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Space

Space
A starry sky (from NASA)

Most of the universe is just emptiness - there is nothing there at all. It's dark. That's space. But within the space there is a small amount of stuff. Most of the small amount of stuff in the universe is loose electrons. When the universe first got started, just after the Big Bang, about 14 billion years ago, there was this energy floating around space, loose. This energy is made of electrons and protons and neutrons, which are just tiny bits of energy, so small you can't see them, even with a powerful microscope. Sometimes these electrons and protons would bump into each other. Once in a while, when the electrons bumped into each other, they would stick together, so you would get little clumps of electrons.

When electrons got close to each other, they behaved a little differently from when they were all alone. After a while, the protons and neutrons began to together in the middle, and the electrons orbited around the outside of a clump. These more organized clumps are atoms. The first atoms were simple hydrogen atoms.

Little by little, some of these atoms began to clump together, accidentally, into bigger clumps. These clumps had gravity, and so other atoms were attracted to them, and stuck to them. The clumps got bigger. Soon they formed huge balls of atoms which turned into stars, and eventually those stars created more complicated atoms and molecules, which spun off into planets. The earliest stars are probably not much younger than the universe itself.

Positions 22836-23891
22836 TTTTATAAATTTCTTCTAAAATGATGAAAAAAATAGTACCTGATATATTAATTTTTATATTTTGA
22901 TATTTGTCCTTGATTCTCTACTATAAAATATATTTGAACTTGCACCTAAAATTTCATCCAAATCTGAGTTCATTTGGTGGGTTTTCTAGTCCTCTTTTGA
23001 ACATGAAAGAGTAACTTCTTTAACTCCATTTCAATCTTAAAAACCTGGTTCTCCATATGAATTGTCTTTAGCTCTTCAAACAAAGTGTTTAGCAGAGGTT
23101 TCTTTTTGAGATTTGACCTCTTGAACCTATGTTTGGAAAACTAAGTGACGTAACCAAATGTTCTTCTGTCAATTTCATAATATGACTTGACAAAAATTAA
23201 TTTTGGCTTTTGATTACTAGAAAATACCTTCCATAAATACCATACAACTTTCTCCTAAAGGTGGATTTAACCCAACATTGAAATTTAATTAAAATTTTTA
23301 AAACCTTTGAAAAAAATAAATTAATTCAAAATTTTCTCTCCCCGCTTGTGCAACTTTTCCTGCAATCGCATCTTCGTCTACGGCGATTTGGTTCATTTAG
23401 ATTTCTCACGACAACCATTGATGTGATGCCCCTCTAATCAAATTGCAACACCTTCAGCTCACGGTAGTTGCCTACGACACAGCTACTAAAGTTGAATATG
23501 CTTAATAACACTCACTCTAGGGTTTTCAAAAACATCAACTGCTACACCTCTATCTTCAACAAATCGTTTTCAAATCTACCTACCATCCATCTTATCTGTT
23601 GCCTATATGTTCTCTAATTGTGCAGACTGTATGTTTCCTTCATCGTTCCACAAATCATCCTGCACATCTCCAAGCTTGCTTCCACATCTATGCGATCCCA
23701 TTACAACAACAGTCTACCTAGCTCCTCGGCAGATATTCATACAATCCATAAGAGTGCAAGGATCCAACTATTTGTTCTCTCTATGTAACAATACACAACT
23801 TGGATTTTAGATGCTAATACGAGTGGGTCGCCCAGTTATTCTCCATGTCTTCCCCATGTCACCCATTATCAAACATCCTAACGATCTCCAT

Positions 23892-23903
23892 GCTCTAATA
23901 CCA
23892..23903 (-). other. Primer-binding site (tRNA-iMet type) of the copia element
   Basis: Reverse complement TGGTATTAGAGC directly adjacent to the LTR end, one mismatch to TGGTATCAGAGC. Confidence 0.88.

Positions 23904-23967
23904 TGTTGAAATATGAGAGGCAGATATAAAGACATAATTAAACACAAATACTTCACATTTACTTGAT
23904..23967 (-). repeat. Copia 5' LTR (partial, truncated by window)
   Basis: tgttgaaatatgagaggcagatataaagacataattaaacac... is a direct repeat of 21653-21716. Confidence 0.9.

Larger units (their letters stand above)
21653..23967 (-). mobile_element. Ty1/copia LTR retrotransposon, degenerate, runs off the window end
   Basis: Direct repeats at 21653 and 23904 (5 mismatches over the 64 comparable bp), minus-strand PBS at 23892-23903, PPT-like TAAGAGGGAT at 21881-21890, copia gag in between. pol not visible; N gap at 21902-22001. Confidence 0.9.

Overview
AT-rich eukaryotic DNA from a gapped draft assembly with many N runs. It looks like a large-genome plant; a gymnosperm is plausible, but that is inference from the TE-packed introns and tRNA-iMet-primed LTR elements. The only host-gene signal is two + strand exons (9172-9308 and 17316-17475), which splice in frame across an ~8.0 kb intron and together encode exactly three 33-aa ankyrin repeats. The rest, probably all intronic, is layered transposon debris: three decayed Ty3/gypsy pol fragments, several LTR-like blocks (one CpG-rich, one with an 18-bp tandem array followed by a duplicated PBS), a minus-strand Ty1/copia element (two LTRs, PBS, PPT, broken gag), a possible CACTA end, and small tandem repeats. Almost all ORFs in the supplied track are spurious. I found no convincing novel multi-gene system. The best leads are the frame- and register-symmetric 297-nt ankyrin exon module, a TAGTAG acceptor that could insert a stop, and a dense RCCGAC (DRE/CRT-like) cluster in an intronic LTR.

But even when there were stars and planets, they took up only a very small part of the universe. Most of the universe is still empty space, with nothing in it at all. And it's huge - about 13.7 billion light-years across.

Learn by Doing - a great interactive visualization of how big the universe is
Also check out this app from NASA

Further reading about space

Big Bang
Stars
Planets
Physics
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Celebrating Black History Month with the pharaoh Hatshepsut, the queen Shanakdakhete, the poet Phillis Wheatley, the medical consultant Onesimus, the freedom fighters Toussaint L'Ouverture, Denmark Vesey, Yaa Asantewaa, and Samora Moises Machel, and the civil rights leader Martin Luther King, Jr.
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Karen Carr is Associate Professor Emerita, Department of History, Portland State University. She holds a doctorate in Classical Art and Archaeology from the University of Michigan. Follow her on Instagram or Twitter.
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